Top UN court allows a record 32 countries to intervene in Ukraine’s genocide case against Russia
THE HAGUE, Netherlands (AP) — The International Court of Justice has accepted requests from 32 countries to back Ukraine in a genocide case against Russia, the United Nations’ highest court said Friday.
It’s the largest number of countries to join another nation’s complaint at the world court based in The Hague, Netherlands.
Ukraine’s government filed the legally creative case days after Russia invaded its neighbor in February 2022. The Kremlin snubbed hearings held the next month, while protesters holding Ukrainian flags chanted antiwar slogans outside the court building’s gates.
Latvia was the first country to intervene in the complaint, which alleges Russia violated the 1948 Genocide Convention by falsely accusing Ukraine of committing genocide in its eastern Luhansk and Donetsk regions, and using that as a pretext for the invasion.
A record 33 countries, including the United States, Canada, Australia and every European Union member nation except Hungary requested to participate on Ukraine’s side in the case. However, the U.N. court’s judges rejected the U.S. request on a technicality.
“The court concludes that the declarations of intervention filed in this case, except for the declaration submitted by the United States, are admissible,” they said.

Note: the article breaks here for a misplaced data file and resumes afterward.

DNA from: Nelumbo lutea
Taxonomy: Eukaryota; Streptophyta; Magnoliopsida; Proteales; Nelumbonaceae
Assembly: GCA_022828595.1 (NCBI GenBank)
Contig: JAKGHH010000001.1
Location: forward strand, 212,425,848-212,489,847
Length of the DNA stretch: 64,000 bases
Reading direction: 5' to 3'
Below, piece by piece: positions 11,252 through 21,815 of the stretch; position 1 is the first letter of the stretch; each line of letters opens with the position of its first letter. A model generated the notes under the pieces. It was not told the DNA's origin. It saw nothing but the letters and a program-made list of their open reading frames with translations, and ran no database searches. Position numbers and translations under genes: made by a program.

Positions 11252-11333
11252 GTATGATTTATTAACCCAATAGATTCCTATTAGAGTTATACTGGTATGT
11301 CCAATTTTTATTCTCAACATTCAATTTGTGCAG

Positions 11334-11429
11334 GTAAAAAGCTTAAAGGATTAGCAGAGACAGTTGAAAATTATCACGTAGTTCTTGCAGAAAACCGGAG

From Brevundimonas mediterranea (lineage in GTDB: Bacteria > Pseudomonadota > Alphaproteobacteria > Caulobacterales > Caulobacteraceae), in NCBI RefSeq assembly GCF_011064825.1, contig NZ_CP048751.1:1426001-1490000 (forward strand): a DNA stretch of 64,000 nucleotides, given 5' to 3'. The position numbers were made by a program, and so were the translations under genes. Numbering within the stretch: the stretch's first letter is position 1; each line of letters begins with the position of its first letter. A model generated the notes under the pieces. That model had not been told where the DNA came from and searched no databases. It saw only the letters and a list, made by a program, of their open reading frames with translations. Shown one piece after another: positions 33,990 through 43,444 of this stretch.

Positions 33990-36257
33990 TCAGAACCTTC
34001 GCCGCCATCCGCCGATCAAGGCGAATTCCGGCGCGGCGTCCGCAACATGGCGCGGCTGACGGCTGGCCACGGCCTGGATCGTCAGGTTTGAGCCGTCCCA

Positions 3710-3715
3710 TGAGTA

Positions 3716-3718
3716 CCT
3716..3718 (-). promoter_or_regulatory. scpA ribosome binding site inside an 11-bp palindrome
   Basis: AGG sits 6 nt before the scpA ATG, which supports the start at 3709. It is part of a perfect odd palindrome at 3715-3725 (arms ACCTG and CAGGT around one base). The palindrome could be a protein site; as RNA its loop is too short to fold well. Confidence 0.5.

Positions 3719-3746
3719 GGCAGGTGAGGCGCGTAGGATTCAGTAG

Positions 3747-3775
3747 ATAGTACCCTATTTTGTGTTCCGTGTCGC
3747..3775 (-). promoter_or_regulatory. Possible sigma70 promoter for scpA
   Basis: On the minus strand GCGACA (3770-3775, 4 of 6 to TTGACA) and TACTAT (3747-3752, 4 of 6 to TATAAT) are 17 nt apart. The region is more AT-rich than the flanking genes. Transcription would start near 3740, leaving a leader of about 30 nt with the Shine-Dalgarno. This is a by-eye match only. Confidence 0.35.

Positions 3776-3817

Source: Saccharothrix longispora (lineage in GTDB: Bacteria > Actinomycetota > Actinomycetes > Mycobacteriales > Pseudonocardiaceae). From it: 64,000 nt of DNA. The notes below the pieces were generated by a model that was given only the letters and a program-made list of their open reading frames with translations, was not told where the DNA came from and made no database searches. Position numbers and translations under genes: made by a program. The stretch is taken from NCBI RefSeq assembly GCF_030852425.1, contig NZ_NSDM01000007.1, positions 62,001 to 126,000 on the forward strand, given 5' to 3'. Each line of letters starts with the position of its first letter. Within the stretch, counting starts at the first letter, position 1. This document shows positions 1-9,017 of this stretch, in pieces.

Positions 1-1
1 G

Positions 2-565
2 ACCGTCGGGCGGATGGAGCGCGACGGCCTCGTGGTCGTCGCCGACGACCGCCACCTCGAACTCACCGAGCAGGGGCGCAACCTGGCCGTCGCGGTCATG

Any country that has signed the post-World War II treaty criminalizing genocide is allowed to file for intervention in cases brought under the accord. The United States did not accept part of the Genocide Convention when it signed the treaty, so the judges determined the country wasn’t entitled to participate.
Countries and organizations not directly involved in legal proceedings often ask courts if they can submit arguments in a case, particularly if the outcome might impact them in some way.
Experts see the petitions in the pending case as attempts to demonstrate support for Ukraine and to condemn Russia’s war rather than countries seeking opportunities to advocate particular legal positions or arguments.
“The countries are expressing solidarity with Ukraine,” Ori Pomson, a legal scholar at the University of Cambridge whose research focuses on the International Court of Justice, told the Associated Press.
In March 2022, the court ordered Russia to stop hostilities in Ukraine, but Moscow has failed to comply.
The world court is hearing a separate case brought earlier by Ukraine linked to Russia’s 2014 annexation of Crimea and Russian funding of separatist rebels in eastern Ukraine.
A similar group of countries also asked the European Court of Human Rights to intervene in a group of cases Ukraine brought against Russia over the war. In March, the Strasbourg-based court granted 31 groups the right to back Ukraine in those proceedings.
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